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Rollins College, Stetson University Professors Say Facebook's Decision to Suspend Trump Has Hurt His Chances Of Re-Election

Photo: Alexander Shatov
Photo: Alexander Shatov

Facebook’s decision to suspend Donald Trump from the social media platform has hurt the former president’s brand and his chances of re-election. 

That’s according to Rollins College Political Communications Professor David Painter. 

Painter says if Trump is not able to use the most powerful platform in the world to communicate with potential supporters and voters, that’s a really big challenge to overcome in a campaign. 

“Former President Trump has been banned from a platform on which 70 percent of Americans log in weekly and 43 percent of those Americans say they get news from that platform. News and information.”

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Stetson University Law Professor Ciara Torres-Spelliscy says if anything Facebook’s decision makes it easier for other social media platforms to follow suit.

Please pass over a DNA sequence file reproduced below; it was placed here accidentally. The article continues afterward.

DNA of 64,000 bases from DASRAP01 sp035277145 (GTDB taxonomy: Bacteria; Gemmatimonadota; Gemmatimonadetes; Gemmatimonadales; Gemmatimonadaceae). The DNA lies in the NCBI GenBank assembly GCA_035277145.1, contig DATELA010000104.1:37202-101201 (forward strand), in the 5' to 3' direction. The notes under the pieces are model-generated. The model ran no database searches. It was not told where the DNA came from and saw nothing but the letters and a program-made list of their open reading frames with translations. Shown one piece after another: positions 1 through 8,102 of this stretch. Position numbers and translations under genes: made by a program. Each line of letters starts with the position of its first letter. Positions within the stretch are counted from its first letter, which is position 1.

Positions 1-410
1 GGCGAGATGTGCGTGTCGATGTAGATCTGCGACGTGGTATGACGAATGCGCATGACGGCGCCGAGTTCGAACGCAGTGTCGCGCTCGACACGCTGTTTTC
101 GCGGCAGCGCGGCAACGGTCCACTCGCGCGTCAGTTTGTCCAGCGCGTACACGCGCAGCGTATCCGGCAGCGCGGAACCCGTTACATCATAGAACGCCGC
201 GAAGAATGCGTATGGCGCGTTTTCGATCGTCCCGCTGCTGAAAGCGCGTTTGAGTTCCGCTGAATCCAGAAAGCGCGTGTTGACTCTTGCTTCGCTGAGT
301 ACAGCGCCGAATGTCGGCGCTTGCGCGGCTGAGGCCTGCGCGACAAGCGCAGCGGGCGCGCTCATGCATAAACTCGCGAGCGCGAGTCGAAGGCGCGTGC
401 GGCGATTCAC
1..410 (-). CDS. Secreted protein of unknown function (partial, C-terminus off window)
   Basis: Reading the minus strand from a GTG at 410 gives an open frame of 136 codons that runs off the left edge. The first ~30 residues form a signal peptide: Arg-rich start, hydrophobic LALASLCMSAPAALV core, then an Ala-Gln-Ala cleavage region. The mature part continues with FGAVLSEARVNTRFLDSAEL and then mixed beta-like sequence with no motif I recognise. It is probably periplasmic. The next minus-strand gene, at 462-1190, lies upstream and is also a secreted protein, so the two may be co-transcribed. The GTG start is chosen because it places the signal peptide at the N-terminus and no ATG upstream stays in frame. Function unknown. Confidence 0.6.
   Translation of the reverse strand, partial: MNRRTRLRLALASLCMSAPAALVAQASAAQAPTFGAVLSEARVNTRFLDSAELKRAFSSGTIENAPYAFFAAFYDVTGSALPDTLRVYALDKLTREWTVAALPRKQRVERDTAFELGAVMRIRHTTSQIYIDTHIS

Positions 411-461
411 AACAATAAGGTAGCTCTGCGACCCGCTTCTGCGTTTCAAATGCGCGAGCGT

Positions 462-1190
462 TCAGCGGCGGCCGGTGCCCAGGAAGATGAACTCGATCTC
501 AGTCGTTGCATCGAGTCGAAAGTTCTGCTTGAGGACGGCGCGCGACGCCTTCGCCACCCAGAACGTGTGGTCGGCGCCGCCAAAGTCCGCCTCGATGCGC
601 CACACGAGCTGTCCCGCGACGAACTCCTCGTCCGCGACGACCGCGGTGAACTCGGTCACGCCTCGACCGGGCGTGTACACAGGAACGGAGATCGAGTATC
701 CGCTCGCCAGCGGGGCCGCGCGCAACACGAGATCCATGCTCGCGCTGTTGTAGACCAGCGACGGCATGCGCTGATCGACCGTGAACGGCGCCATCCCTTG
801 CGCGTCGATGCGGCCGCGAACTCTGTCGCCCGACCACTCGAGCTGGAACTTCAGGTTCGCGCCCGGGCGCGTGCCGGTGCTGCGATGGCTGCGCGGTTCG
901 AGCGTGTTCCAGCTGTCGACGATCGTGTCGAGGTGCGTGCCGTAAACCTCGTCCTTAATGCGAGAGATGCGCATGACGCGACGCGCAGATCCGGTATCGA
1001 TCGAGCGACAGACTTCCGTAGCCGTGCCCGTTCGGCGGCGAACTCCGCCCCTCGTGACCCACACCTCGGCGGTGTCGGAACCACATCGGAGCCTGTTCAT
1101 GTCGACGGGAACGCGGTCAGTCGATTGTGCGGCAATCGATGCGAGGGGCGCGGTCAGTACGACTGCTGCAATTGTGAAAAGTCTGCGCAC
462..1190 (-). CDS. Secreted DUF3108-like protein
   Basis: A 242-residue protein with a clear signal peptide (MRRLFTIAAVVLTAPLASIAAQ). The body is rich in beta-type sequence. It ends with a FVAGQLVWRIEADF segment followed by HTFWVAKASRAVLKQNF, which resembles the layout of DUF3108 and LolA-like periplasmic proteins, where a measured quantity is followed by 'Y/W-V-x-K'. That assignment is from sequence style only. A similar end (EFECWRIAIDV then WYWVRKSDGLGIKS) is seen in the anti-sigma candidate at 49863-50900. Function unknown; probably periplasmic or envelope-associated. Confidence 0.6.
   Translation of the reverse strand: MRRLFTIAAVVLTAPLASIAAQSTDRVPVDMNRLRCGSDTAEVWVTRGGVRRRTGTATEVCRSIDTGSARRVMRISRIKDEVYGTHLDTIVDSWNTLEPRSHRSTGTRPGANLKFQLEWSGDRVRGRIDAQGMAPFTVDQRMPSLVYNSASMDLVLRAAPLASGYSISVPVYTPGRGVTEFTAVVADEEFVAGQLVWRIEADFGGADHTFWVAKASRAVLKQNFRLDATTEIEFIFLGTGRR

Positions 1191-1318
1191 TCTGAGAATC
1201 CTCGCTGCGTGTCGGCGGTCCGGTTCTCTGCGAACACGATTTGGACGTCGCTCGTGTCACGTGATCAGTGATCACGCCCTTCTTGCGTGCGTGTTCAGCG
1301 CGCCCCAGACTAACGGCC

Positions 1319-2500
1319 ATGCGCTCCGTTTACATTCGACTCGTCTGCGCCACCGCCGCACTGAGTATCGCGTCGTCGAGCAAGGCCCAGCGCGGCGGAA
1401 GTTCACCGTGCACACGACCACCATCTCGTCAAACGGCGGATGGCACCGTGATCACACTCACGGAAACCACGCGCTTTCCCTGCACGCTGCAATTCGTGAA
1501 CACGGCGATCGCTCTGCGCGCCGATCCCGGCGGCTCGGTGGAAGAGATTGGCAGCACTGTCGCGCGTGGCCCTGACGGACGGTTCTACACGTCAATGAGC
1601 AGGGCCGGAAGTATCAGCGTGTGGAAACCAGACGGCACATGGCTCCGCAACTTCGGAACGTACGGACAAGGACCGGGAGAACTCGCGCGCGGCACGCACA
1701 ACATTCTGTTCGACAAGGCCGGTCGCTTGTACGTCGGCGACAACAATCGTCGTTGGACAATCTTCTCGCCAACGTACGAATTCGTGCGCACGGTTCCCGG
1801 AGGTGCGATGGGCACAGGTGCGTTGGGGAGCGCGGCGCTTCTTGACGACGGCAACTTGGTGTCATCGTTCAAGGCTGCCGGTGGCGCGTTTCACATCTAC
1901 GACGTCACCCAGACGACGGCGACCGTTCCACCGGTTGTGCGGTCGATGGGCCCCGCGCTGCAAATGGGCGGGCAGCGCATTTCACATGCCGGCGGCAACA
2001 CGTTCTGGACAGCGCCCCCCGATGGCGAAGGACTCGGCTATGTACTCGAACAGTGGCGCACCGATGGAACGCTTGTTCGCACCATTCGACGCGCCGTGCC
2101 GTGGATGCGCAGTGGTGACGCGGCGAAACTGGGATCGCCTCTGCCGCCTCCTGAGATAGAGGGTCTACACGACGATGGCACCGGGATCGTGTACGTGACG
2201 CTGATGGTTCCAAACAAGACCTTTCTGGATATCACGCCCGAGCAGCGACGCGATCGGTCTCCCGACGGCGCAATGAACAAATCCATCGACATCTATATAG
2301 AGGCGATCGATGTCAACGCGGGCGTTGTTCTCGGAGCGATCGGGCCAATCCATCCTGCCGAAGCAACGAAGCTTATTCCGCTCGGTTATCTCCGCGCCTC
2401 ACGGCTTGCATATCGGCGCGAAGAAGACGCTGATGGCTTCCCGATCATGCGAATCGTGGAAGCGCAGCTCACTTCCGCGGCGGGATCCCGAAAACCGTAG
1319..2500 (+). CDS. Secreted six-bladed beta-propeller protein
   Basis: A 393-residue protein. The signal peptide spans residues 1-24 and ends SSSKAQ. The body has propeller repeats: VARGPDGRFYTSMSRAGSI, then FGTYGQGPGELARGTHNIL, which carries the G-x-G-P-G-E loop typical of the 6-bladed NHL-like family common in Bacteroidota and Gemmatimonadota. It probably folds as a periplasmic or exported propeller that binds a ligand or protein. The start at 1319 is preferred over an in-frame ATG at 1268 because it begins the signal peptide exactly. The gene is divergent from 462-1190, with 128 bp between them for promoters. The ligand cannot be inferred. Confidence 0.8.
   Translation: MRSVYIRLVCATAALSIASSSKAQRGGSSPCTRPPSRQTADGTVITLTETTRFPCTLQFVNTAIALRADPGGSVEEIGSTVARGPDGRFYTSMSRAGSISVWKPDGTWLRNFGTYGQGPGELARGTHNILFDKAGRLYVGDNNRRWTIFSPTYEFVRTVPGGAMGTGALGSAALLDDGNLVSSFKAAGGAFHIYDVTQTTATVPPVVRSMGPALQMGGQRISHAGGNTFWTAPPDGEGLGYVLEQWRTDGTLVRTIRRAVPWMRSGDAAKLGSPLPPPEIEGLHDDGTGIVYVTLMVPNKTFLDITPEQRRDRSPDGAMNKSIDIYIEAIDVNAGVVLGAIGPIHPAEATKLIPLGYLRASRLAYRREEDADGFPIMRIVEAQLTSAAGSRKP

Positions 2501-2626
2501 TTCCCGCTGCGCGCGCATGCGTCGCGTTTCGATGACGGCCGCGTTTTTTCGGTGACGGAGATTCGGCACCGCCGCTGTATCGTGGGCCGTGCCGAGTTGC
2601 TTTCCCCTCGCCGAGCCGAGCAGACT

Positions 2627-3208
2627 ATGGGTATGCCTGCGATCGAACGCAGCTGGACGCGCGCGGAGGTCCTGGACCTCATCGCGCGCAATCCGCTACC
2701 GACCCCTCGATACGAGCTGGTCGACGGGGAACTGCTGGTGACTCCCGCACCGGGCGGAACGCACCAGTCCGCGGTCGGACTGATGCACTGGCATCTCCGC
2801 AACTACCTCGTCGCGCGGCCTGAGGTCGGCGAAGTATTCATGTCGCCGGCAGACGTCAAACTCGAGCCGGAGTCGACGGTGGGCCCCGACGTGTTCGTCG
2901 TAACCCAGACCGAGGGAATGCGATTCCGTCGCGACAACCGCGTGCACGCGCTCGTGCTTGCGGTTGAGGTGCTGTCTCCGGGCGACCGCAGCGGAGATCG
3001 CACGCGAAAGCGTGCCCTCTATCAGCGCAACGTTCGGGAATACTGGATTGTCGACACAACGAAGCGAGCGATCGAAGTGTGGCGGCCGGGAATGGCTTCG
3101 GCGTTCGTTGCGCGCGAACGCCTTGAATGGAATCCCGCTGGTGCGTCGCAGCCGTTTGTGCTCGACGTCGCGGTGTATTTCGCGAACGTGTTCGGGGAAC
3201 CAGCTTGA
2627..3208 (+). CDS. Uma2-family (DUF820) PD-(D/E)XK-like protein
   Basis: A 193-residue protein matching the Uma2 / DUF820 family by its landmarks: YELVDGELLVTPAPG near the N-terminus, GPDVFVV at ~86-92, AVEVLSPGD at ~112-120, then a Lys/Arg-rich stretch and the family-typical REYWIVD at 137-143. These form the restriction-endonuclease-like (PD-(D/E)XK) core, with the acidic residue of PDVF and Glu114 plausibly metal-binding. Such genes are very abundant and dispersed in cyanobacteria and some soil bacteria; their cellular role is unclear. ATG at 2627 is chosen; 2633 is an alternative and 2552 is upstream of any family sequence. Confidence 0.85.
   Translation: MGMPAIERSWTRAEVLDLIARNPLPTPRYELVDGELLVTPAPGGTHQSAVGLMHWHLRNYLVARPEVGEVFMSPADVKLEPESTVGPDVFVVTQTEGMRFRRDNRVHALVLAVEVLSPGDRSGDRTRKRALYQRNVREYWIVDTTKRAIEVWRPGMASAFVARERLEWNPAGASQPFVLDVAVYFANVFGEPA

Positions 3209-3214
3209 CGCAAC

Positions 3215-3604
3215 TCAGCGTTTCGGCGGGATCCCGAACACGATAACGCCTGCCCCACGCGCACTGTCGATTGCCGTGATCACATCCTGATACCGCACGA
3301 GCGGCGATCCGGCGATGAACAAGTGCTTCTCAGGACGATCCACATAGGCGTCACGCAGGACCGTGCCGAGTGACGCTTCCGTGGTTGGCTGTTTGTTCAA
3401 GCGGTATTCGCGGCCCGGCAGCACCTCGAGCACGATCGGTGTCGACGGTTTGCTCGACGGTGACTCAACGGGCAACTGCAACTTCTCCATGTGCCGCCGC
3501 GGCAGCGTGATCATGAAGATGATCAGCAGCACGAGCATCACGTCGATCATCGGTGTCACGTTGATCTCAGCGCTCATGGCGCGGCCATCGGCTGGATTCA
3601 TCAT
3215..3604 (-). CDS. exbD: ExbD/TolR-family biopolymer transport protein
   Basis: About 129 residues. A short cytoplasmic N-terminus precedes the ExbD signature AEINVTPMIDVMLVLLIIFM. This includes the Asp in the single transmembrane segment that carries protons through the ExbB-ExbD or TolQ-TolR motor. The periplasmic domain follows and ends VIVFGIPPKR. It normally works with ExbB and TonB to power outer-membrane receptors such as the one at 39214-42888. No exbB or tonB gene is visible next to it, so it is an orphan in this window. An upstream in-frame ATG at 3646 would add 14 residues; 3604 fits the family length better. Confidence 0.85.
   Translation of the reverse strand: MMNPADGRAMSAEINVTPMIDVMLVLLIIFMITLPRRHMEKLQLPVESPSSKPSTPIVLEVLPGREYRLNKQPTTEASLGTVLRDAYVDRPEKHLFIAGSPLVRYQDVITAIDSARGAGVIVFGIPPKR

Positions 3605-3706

“Facebook is a private company and thus they have the choice to de-platform individuals who don’t conform to the rules of the platform.”

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And Painter says setting up other alternate social media platforms for the Trump campaign is simply not an option.

“I think that’s a really big challenge to try to overcome in a campaign and setting up alternative social media platforms. I think we’re seeing that’s not viable. And we’ve never been in a position where there’s a monopoly almost on internet platforms.”

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The good news? Torres-Spelliscy says she doesn’t think this will necessarily impact other political candidates or average, everyday users. 

“Most people are speaking in ways that don’t get to that incitement line and that means that they can say whatever they want about almost anything so long as they are not threatening to harm another person.”

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Facebook has six months to decide what to do with former president Donald Trump’s account, whether that’s permanently banning him as Twitter did, or reinstating the account. 

Danielle Prieur is WMFE's education reporter.
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